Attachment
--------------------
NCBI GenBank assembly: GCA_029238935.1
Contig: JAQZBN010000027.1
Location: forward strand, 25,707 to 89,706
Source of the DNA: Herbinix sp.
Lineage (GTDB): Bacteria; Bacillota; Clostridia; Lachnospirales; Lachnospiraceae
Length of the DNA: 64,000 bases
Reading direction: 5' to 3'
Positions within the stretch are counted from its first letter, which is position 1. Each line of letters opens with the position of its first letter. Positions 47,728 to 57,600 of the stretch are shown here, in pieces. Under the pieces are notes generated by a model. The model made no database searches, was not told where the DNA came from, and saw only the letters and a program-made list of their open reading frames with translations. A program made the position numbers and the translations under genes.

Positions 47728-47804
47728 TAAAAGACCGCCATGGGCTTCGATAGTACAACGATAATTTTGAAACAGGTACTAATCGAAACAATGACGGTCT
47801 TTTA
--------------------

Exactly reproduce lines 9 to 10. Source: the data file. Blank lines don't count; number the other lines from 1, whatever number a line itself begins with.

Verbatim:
Positions 47728-47804
47728 TAAAAGACCGCCATGGGCTTCGATAGTACAACGATAATTTTGAAACAGGTACTAATCGAAACAATGACGGTCT